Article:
9 Stocks To Buy Before This Summer’s Rate Hike

Brett Owens, Chief Investment Strategist
Updated: May 25, 2016

Stop me if you’ve heard this lie before…

“Higher rates are going to hurt high yield stocks.”

It’s a lazy blanket statement that, for the most part, just isn’t true. And that presents great opportunity for us income investors with a contrarian mindset. We can look past the first-level headlines to the second-level facts – and build a portfolio that will actually outperform after summer’s rate hike.

About that hike – it’s not a foregone conclusion, but the “smart money”, or traders who actually place money on the various likelihoods, believe there’s a 53% chance of a boost by late July:

Fed Fund Futures Implied Probabilities for July 2016

Fed-Fund-Futures-July2016

That’s a big shift from a month earlier, when traders were only pricing in an 11% chance of a hike by then.…
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This 4-Stock Dividend Retirement Portfolio Yields 7.3%

Brett Owens, Chief Investment Strategist
Updated: May 23, 2016

I’m sure I don’t have to tell you how tough it is to build a dividend retirement portfolio that provides a decent yield these days.

Many investors make utility stocks a cornerstone, but that strategy is less appealing this year, with many utilities’ valuations stretched and their yields well below long-term averages.

Take Duke Energy (DUK), America’s biggest utility by market value, whose trailing-twelve-month P/E ratio has climbed to 20.1 from 17.8 at the start of the year. Meantime, its yield has slumped to 4.1% from 4.5%.

Duke Gets Pricey

Duke-PE-Ratio-Chart

The New Cornerstone of Your Dividend Retirement Portfolio

But fear not, there’s another group of investments boasting even higher yields than utilities; I’m talking payouts of 6% and up.…
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Lock In 6% Yields Without Stock Market Volatility

Brett Owens, Chief Investment Strategist
Updated: May 20, 2016

In a world of record low interest rates, where savings accounts offer less than 1% interest, investors are struggling to find a risk-free return on their money that will outpace inflation. With U.S. Treasuries no help, many people are flocking to dividend growth stocks or junk bonds.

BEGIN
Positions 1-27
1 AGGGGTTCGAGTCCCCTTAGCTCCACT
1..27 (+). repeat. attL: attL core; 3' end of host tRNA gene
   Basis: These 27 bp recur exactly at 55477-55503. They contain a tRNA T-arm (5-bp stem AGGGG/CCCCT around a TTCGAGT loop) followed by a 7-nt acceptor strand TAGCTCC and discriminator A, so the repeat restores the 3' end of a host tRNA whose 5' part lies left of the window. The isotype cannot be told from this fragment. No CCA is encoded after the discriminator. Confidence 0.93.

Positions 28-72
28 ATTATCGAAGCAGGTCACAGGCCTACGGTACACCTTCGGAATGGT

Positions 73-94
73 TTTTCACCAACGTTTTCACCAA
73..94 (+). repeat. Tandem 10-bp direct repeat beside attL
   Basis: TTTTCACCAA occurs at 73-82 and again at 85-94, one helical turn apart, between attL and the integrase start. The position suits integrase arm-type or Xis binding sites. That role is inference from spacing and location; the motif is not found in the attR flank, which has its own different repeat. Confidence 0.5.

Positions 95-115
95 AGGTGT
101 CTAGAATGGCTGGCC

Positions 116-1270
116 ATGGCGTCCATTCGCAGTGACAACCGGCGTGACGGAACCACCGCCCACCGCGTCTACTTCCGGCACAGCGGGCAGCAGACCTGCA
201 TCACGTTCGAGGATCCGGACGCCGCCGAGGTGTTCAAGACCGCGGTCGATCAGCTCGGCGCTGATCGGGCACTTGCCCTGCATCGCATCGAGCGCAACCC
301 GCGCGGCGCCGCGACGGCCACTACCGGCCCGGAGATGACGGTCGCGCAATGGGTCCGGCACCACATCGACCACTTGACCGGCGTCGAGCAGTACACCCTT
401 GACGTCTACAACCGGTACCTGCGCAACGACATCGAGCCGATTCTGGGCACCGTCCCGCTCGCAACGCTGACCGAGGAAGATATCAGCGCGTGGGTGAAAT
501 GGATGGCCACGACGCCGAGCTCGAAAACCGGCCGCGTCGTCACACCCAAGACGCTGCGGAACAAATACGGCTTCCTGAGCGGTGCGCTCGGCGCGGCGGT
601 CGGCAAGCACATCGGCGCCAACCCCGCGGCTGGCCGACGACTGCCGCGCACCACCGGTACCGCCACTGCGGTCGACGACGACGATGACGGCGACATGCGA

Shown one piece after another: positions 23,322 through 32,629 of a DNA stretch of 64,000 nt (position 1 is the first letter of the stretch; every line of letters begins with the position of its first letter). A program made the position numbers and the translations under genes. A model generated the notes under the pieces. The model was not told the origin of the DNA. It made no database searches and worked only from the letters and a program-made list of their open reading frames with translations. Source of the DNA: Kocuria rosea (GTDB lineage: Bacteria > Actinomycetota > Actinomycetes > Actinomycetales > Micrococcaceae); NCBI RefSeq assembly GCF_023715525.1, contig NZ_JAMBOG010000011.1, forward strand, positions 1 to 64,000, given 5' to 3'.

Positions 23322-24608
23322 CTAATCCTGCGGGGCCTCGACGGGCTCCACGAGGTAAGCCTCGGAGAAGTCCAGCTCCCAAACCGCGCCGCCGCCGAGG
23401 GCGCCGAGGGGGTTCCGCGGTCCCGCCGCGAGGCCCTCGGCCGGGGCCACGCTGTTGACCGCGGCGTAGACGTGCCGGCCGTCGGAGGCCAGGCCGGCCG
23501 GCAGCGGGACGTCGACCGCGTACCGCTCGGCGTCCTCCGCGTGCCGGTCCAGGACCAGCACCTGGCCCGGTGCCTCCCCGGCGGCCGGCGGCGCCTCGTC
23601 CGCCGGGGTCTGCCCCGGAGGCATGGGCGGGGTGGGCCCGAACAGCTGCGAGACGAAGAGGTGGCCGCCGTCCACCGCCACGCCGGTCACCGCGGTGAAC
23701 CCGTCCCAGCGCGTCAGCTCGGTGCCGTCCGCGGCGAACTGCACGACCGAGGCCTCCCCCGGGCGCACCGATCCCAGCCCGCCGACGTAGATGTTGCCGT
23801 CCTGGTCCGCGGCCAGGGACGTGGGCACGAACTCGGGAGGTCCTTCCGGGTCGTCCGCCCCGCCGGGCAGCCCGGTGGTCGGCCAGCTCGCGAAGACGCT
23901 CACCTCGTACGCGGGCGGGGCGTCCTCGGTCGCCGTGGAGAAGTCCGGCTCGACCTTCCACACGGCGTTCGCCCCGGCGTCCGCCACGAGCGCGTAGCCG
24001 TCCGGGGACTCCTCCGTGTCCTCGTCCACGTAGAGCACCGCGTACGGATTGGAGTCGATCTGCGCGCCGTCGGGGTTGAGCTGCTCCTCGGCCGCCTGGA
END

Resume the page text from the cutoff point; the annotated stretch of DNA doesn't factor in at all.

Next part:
Unfortunately, both of these can be volatile, as we’ve seen over the past year. Which is why it’s surprising so few have jumped into a better alternative: municipal bonds.

Benefits of Municipal Bonds

Munis have several advantages, and a big one is their tax-free status. Many (but not all) municipal bonds are tax free, meaning that the yield they return is actually higher than they first appear.…
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5 Cheap Dividend Growth Stocks With 25% Upside

Brett Owens, Chief Investment Strategist
Updated: May 18, 2016

Today I’m going to share my favorite retirement investment with you. Even with the stock market at elevated levels, I expect it to earn me 8-10% annually over the long haul.

Last month my software company setup a 401K retirement plan through Vanguard. I had to select my funds – and that gave me instant pause. Sure, stocks for the long run… but the S&P at 23-times earnings? Europe or Asia? Roll the dice on emerging markets?

My answer was “none of the above.” Instead I piled my current and future contributions into the Vanguard Dividend Growth Fund (VDIGX) with a 100% allocation.…
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5 High Yield Growth Stocks With 11% to 38% Upside

Brett Owens, Chief Investment Strategist
Updated: May 17, 2016

Forget fixed income – it’s dead, at least as we knew it. It is still possible to earn secure, meaningful yields – with price appreciation to boot – but it requires a new-look portfolio.

Interest rates have languished below 2% virtually all year long. We started off at 2.27% and it’s fallen steadily as the year presses on. Now hovering in the 1.75% range, there’s not a lot of profit to be had in conservative investments.

10year-Treasure-Chart

Luckily there are some select stocks that offer both growth potential as well as healthy dividend yields. If you’re looking for income, sell your Treasuries and buy these issues instead.…